Having become an obsessive ebay hunter for Humber items, I found this badge

They were given away with American Cereals in the 50's

I thought it would make an unusual Steering wheel centre....

However, I got addicted and have now acquired 5 from all over the states so that they will also be centres for the road wheels

 

Another ebay find was a Jag XJ40 interior in Grey Leather.

I thought this would go well with the planned exterior colours so another bid was successful

Firstly, the positioning of the rear seat was planned in conjunction with the rear wheels

 

Then this frame was constructed to locate it

 

The fronts were originally electric, but this didn't allow enough headroom with the planned new roofline

so the electrics were removed and manual sliding rails were modified to fit

 

Next, the rear wheel-wells were created to fit the new wheels and the old wings

 

Here you can see how it all fits together

The new number plate surround is in place and the old rear panels have been cut out

 to make way for new steel to hold the rear lamps

 

which have now been fitted !

 

The door posts have also now been completed and the framework for the seats and door-hinge support completed

 

All of the seats are now fully fitted, seatbelts are almost done

 

The tops of the doors have also now been capped where the frames were cut off.

Finding someone to weld 50-year-old aluminium wasn't easy

The first quote I had was 100 per door and a 3-month wait

The next guy said 50 per door, and they were done within a week, thanks Mike!

 

I've been busy welding up the lacework that used to be called a Humber Pullman bonnet

 

And then modifying the grill inserts in the inner wings

 

Talking of wings, they have now been filled to give the new profile, and the headlight mounting studs cut off and re-welded

Next time I'll measure more carefully first time

 

This is the IRS from the XJS prior to dismantling and cleaning

 

Humber Pullman comes home again

In June 2004 Trevor brought the Humber Pullman back to mine for the final stages

I have rented another garage to keep the rest of body in while I work on the running gear

First job was to fit the newer engine from the XJS

 

The dash was trial fitted with the gauges to ensure enough clearance for the Air Conditioning system to fit behind

 

The radiator was swapped for the one from the XJS to gain enough space under the body for the Condenser and Drier for the Air Con

The twin fans have also been mounted here

 

My daughter Kerry has been busy helping and this Radiator header tank was a rusty mess before she got to work on it

 

The exhausts have now been fully mounted on both sides

 

And finished off with these beautiful "Kantails"  which are replicas of those fitted to 1920's Bentleys

although not obvious in this picture, they exit just in front of the rear wheels

 

Also behind the dash, the wiper system has been modified from Mini components to fit

 

 

This shows the front view of the Humber Pullman with the modified wings, side vents and Grille

I think the side vents need to be a bit more curvy.....

 

This side shot shows just how long the Humber Pullman is is...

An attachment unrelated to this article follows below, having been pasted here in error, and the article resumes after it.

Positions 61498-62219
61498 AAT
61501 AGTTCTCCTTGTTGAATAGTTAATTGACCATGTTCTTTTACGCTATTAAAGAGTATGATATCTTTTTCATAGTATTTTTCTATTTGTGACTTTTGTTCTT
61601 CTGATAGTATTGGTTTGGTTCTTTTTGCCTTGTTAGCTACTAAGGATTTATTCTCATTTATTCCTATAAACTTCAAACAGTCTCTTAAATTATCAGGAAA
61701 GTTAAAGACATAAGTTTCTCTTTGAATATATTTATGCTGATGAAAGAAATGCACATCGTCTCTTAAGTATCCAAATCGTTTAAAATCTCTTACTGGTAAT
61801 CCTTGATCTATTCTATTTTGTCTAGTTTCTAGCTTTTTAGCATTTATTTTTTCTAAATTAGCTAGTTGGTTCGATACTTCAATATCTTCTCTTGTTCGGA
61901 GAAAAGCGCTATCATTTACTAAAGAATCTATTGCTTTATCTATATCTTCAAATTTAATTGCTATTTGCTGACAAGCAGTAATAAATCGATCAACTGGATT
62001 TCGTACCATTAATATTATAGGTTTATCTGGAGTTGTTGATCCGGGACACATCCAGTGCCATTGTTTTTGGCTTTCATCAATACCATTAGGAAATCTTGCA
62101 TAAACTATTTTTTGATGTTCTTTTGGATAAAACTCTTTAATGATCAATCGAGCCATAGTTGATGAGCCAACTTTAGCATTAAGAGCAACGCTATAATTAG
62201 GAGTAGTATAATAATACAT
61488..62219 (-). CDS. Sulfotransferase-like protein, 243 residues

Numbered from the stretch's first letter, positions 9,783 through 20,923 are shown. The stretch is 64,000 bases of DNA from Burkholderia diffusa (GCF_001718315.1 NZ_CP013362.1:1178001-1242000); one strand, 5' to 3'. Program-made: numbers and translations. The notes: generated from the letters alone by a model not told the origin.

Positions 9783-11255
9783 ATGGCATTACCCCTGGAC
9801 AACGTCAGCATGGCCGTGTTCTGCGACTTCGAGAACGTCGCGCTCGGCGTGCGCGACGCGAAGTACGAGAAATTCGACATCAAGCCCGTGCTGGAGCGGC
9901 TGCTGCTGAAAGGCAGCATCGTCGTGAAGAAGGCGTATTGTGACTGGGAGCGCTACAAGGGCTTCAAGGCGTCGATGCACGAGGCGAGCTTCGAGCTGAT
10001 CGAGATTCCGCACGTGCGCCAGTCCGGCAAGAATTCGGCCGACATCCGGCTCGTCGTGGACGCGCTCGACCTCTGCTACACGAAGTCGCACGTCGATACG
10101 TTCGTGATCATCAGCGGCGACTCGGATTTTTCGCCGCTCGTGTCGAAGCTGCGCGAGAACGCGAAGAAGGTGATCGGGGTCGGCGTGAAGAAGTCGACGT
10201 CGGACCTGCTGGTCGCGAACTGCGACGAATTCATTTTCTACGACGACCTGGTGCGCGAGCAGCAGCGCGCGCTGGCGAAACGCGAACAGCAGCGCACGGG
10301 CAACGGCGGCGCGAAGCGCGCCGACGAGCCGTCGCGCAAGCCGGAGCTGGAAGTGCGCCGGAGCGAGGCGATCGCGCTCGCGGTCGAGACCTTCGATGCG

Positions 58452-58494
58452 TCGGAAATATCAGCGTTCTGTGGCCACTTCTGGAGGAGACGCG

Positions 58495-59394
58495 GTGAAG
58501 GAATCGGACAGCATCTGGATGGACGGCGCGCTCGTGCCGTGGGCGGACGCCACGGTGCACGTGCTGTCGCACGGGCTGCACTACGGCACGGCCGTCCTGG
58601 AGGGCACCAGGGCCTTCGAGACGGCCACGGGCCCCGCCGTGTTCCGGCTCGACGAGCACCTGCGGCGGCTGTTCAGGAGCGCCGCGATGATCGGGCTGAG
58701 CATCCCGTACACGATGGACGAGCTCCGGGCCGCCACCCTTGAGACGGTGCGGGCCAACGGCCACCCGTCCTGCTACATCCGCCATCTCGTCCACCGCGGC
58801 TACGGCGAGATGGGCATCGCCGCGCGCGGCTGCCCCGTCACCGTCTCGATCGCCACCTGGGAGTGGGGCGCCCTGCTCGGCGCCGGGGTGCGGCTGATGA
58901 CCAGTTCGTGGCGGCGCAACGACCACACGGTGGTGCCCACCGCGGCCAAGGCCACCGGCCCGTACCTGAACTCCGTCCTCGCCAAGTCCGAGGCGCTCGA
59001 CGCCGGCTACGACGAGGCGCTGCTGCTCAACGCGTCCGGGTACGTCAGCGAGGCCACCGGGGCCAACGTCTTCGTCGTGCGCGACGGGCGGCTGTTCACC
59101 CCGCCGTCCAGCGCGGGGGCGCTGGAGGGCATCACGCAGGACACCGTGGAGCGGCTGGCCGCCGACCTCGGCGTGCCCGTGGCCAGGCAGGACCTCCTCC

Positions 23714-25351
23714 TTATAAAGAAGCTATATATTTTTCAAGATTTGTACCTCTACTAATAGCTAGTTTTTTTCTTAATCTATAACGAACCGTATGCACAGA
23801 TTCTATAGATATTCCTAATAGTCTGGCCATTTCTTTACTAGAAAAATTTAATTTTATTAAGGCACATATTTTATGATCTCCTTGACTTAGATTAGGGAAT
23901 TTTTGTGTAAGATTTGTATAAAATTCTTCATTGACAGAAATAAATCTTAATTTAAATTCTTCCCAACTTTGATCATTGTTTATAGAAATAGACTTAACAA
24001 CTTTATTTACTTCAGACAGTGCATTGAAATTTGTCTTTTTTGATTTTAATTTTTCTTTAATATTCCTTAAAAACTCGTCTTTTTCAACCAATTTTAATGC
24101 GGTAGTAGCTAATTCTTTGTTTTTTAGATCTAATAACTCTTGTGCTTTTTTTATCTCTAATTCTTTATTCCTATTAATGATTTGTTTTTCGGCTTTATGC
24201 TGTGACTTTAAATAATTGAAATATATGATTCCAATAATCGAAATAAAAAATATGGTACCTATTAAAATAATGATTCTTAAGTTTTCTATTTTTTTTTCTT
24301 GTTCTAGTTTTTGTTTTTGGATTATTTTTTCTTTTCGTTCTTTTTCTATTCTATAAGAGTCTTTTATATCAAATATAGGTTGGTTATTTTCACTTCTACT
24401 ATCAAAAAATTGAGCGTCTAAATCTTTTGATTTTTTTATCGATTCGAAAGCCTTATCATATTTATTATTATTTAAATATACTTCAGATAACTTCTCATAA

If you look below the rear doors, you can see the Kantail exhaust tips.

 

Humber Pullman on drive

Next jobs are making a surround for the bootlid (The old wooden one is gone!)

After that, the fuel filler door needs to be fitted above the bootlid,

Then to build the frame to support the roof, which will stay in place when the fabric is removed.

 

 

The Surround took almost two weekends to get all the curvature out of 1/2" box section,

 and then the hinge took two attempts, as it would not hinge downwards due to the double curvature.

It now hinges on much-modified Allegro boot hinges

 

 

I then constructed the frames above the doors which I was extremely happy with as I had to follow the shape of the car in all directions,

but the hoops for the roof looked far too flat and chunky, more like an off-roader than a Humber Pullman Limousine

 

Humber Pullman with roof hoops

 

I therefore went back to the drawing board, and ended up with electrical conduit.

Trevor helped with borrowing a roller to get some curves into the pipe, and this combined with a plumbing bender

for the tighter curves gave the lines we were looking for.

 

At the front we form the peek from conduit, and then panelled the gap

 

You can now start to see the final shape

 

Humber Pullman - off to Burnham's

A momentus day for the Humber Pullman.......

After much debate with my wife, we agreed to get her finished by someone else.

The first company that came to mind was Burnham Autos, having seen their work around for years, and having never heard anything bad about them!

I approached Paul Burnham at Billing, and after a few more conversations he agreed to take on the task - sight unseen!

 

On the truck heading for Burnham Autos - 15th August 2005

Shame the guys let it roll onto the truck and dent the rear!

 

Burnham Autos Logo

 

Upon arrival a feeling of shock set in at the sheer size of her, and the work involved in achieving such an unusual rod.

 

Humber Pullman - Keith starts work

Within a couple of days work commenced, with any remaining rust being cut out with body alignment and panel gaps being top priority

 

Although I'd fitted the wiper system, Sascha realised the arc was far too small, so a search for another motor commenced

By sheer luck, the XJS motor I had in the shed gave the perfect solution

 

By mid September the chassis had been painted and re-assembled

The engine was refitted